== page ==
Frozen Hope

My freezer is overflowing with hope these days, in the form of bags and bags of tomatoes, okra, peppers, diced  squash, beans and more-all giving me hope for the future. Hope that first of all, no power outages occur that would cause me to lose all that garden bounty, but just as importantly, hope that it’ll be enough to last us through the coming winter months, supplemented by whatever we can keep growing  under a hoop. I normally don’t like to freeze our veggies, for fear of losing them to an extended power loss, but we finally have our generator up and running well, so I feel a little more assured that we could keep that food frozen if we should ‘lose the juice’ for a while. Bottom line though, we’re still depending on fossil fuels to keep our hopes alive and that makes me uneasy.

I much prefer the taste of home canned vegetables to most frozen ones anyway, but because  of ‘THE MOVE’ this summer, it really managed to mess up our normal gardening efforts. The soil in our community garden plot still needs a lot of organic matter, compost and nutrition added to it before it will be able to produce large amounts of anything. Add to that fact the flood of August 5th turned Carver Gardens into Carver Lake, and it was, shall we say, less than a banner year for gardening for us. The food came in fits and spurts, rather than in tidal waves of goodness like it usually does. Freezing takes advantage of those occasional windfalls very well, but canning is well suited for the normal GLUT that takes over my kitchen every summer, and I hope to return to it next summer.

But, like the frozen bags in the freezer, I have high hopes for our fall garden. We’re busy preparing the new beds and will plant as soon as we can. Especially kale. Lots and lots of kale. It’s become our very favorite green. In fact, so much so, that we’re not going to bother with any other kind this year, other than lettuce. I also have high hopes for a long, warm autumn so these tiny seedlings will have ample time to mature before the deep cold of winter sets in. Luckily, kale only improves in flavor and sweetness with hard frosts, so it should be ok. With fresh greens, and our stored garlic, onions,squashes and potatoes, along with all those bags of frozen hope in the freezer, plus the jars of food left from last year’s canning efforts, the dried greens, herbs and peppers,  we should be able to continue to keep our grocery bills fairly low, even though I’m seeing rising prices on almost all of the things we do buy (and there are plenty of those!), including spices. The owner of a local produce stand told me last week that he’s seen the price of some of the spices he carries triple in 2012! I don’t know if those higher food prices are due to the nationwide crop losses this year, the once-again rising fuel prices (almost to $4 a gallon again!), or simply because it’s an election year, and what better way to sway hungry voters over than to point to higher than normal prices for everything come November? Do I sound a bit cynical these days? I call it realistic-but by God, I’m still hopeful that I can continue to grow food for my table until I’m too old and frail to lift the trowel. My garden gives me hope. My garden  IS hope.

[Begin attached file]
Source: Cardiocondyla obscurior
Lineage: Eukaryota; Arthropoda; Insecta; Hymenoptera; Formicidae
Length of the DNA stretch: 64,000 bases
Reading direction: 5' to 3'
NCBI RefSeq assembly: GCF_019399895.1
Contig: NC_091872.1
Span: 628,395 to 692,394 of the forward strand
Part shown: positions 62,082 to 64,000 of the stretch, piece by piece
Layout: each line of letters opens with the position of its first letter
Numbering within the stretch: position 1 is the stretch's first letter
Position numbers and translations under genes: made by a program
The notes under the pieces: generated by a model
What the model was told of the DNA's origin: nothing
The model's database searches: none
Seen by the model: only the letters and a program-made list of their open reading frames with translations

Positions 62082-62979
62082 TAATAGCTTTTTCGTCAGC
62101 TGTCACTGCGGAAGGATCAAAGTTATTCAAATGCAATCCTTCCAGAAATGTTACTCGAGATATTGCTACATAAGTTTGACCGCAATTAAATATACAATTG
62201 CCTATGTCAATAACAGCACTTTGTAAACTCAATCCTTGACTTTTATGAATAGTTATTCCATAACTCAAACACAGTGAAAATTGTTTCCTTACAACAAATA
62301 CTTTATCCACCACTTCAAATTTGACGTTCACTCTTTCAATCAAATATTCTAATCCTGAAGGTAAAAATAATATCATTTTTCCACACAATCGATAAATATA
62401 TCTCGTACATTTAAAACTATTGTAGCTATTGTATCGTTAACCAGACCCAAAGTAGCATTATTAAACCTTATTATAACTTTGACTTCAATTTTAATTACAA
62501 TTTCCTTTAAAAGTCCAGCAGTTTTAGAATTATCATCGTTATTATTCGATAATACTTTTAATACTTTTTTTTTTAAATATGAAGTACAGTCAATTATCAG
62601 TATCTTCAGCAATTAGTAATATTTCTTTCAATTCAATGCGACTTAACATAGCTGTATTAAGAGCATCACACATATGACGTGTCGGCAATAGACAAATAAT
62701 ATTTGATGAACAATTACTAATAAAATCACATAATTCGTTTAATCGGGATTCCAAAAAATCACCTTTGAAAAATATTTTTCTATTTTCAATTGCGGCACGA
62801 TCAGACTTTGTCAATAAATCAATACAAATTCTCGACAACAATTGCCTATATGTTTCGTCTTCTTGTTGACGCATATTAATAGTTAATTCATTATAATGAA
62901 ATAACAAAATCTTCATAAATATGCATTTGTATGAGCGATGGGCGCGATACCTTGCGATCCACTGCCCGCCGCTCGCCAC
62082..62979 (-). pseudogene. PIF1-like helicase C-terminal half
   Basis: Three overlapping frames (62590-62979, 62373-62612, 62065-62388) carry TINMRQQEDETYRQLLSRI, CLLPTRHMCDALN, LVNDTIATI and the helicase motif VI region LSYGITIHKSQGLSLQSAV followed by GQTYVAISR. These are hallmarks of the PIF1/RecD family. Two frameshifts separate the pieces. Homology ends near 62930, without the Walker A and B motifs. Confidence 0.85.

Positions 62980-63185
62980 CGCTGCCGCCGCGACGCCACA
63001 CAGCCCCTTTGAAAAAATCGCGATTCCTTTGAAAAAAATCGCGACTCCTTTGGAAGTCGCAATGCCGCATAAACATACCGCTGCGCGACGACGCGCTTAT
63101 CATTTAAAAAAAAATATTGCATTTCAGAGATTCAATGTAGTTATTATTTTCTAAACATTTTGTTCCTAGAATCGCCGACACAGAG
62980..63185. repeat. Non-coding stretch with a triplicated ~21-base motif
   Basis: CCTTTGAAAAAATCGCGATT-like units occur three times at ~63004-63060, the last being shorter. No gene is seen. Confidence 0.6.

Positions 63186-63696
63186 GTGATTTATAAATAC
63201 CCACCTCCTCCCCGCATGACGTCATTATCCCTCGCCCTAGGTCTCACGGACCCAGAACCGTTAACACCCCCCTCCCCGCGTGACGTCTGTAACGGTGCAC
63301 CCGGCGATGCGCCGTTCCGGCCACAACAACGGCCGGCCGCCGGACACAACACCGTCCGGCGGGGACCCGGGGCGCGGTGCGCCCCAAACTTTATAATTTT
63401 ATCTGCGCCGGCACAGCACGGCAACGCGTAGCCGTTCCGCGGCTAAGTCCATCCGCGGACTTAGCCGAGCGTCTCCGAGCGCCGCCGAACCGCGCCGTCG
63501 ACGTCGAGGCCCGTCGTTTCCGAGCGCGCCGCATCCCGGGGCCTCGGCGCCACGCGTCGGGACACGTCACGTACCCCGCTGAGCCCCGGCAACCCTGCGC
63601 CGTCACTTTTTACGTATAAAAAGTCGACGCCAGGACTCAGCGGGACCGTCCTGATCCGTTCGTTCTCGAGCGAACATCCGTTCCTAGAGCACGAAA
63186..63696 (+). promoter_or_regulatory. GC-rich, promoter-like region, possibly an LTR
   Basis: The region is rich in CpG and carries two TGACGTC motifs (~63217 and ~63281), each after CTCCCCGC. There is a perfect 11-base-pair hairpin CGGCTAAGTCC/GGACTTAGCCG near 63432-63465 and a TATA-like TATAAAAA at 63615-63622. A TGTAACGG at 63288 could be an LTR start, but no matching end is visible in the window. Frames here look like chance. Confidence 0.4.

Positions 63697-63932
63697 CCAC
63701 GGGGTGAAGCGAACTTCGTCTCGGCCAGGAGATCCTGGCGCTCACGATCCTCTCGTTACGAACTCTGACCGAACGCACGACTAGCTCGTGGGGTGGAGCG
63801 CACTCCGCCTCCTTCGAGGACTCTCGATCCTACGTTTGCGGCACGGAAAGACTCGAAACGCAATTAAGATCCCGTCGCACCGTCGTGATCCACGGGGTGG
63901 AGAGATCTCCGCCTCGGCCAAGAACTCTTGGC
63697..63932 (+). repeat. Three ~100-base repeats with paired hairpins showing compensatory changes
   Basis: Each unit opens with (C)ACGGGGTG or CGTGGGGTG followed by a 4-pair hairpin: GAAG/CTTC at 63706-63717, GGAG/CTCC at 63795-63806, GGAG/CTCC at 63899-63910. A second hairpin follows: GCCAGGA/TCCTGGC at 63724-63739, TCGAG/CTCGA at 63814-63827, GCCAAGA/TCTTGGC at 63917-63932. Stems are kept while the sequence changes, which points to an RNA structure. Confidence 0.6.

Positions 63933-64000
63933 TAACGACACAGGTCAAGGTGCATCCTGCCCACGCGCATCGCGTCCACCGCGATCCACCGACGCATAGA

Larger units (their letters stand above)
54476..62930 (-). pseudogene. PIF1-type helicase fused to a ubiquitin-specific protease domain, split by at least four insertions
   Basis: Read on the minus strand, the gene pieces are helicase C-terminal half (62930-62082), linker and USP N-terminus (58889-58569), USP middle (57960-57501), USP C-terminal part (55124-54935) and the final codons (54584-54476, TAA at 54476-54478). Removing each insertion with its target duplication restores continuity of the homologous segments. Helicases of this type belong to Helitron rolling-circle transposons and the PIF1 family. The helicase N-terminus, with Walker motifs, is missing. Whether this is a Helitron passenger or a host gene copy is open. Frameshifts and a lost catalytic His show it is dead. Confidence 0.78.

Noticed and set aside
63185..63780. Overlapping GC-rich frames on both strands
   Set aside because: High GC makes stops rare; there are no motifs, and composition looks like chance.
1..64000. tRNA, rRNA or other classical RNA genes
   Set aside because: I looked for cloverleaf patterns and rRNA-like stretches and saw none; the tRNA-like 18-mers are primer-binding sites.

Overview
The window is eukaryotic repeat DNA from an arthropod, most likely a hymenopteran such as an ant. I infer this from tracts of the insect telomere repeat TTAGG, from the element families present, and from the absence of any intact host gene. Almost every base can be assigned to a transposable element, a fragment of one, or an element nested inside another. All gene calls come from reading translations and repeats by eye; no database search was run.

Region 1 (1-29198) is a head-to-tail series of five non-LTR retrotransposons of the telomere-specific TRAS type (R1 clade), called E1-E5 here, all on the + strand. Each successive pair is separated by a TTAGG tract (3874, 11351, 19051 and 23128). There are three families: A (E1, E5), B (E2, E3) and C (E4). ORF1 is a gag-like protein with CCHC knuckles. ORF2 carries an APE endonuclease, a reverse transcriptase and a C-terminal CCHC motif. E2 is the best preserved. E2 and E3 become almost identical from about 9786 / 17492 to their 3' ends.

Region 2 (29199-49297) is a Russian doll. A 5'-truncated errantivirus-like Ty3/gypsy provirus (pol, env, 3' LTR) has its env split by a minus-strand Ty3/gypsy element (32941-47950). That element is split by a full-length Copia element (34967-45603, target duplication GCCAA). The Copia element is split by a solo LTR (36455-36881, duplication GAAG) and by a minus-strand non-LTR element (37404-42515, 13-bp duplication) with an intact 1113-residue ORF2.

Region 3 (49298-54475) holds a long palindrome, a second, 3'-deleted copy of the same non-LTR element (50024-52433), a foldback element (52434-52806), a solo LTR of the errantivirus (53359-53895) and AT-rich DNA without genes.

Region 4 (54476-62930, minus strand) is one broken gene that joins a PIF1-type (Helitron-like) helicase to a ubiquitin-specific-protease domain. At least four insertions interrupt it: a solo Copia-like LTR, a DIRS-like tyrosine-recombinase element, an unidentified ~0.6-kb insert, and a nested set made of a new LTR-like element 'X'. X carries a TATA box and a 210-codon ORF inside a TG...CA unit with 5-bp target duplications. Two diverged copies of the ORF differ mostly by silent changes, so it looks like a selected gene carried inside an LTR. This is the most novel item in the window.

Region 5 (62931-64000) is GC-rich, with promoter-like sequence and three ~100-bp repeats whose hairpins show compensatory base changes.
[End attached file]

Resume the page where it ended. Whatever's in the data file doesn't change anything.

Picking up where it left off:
A nice bright spot to note: ETSU Farmer’s Market will begin again on Thursdays, from 10-2 PM. Since it won’t be competing with the other area markets for their traditional WED/SAT spots, it will give us shoppers another day each week of just- picked foods to choose from. I’m pretty sure NOTHING we buy at any local grocery store was picked that morning. Along with all the seasonal favorites, it will also feature booths of groups that are working to end hunger in our area and to foster resilience through local sustainability efforts: think COOP. There will be local farmers, bakers,  and candlestick makers, along with a  beekeeper or two, free range eggs, grass finished meats, great live music and more! Hail to the Kale! And  hope!


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